... I got my eyes on him, and with the joy of a boy when a visitor enters the school at the dreariest hour of lessons, I rushed after him. To my surprise he went round the angle of the barn like a shot. But I had played at that game before. I took one flying leap into the little orchard from the window ...
— The Dew of Their Youth • S. R. Crockett

... still, to slake, and to satisfy the spiritual hunger and thirst of the soul. For these most profitable Discourses of Luther, containing such high spiritual things, we should in nowise suffer to be lost, but worthily esteem thereof, whereout all manner of learning, joy, and comfort may be had and received. DR. AURIFABER, in ...
— Selections from the Table Talk of Martin Luther • Martin Luther

... dog for myself, or my friend, or my fellow-sportsman. When he is not actually engaged in coursing, he is never away from me. On his return he runs before me, often looking back to see whether I had turned out of the road, and as soon as he again catches sight of me, showing symptoms of joy, and once more trotting away before me. If a short time only has passed since he has seen me or my friend, he jumps up repeatedly by way of salutation, and barks with joy as a greeting to us. He has also many different tones of speech, and such as I never heard from any ...
— The Dog - A nineteenth-century dog-lovers' manual, - a combination of the essential and the esoteric. • William Youatt

... her the black horse and she began to explore the mountain game trails, her life seemed as full of pleasantness as it could hold. And yet ... with just that gift of Hilliard's, the overshadowing of her joy began. No, really before that, with ...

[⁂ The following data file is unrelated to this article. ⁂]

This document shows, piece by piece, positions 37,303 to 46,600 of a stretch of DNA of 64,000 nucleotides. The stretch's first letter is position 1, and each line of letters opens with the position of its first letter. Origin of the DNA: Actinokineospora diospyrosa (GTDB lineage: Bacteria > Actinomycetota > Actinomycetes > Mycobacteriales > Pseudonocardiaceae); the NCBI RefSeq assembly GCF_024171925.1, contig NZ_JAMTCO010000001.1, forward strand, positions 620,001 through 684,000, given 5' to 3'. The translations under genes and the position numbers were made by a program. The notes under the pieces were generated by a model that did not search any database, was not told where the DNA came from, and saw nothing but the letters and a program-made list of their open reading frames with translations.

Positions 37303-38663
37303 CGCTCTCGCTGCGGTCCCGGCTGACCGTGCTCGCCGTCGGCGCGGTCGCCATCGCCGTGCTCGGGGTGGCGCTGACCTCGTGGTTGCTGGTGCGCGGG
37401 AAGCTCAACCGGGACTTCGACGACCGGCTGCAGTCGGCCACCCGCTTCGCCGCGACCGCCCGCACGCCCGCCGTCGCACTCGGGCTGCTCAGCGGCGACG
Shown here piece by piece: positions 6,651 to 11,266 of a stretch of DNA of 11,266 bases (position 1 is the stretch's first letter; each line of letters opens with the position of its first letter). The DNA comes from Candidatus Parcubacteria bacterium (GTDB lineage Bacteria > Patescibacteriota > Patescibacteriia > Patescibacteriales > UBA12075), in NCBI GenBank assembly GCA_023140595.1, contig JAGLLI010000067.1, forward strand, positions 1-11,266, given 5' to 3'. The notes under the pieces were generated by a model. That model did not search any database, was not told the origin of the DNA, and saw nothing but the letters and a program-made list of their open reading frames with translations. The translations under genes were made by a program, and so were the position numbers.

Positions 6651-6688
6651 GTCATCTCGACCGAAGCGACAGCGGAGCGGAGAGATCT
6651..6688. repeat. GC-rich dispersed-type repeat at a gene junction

— Hidden Creek • Katharine Newlin Burt

... unnumbered ghastly heaps And gory ranks of dead and dying men, And ere it sink beyond the western hills Up from this field will roll a mighty shout Victorious, echoed over all the land, Proclaiming joy to freemen everywhere. And I shall fall. I cannot tell you how I know it—but I feel it in my soul. I pray that death may spare me till I hear Our shout of "Victory!" rolling o'er these hills: Then will I lay me down ...
— The Feast of the Virgins and Other Poems • H. L. Gordon

... pains with the full gift of a happy wife. She counted not his worldly prospects, but yielded all to his constancy. She wished for nothing but his love, and with that blessed beacon of life before her, she looked but with joy and hope to the bright side of ...
— The Humors of Falconbridge - A Collection of Humorous and Every Day Scenes • Jonathan F. Kelley

... absence, made it be kept, during the Four Years that follow. Most Frankfurters are, at heart, Anti-French: but Soubise's affability was perfect; and he gave evening parties of a sublime character; the Magistrates all appearing there, in their square perukes and long gowns, with a mournful joy." [Tempelhof, ...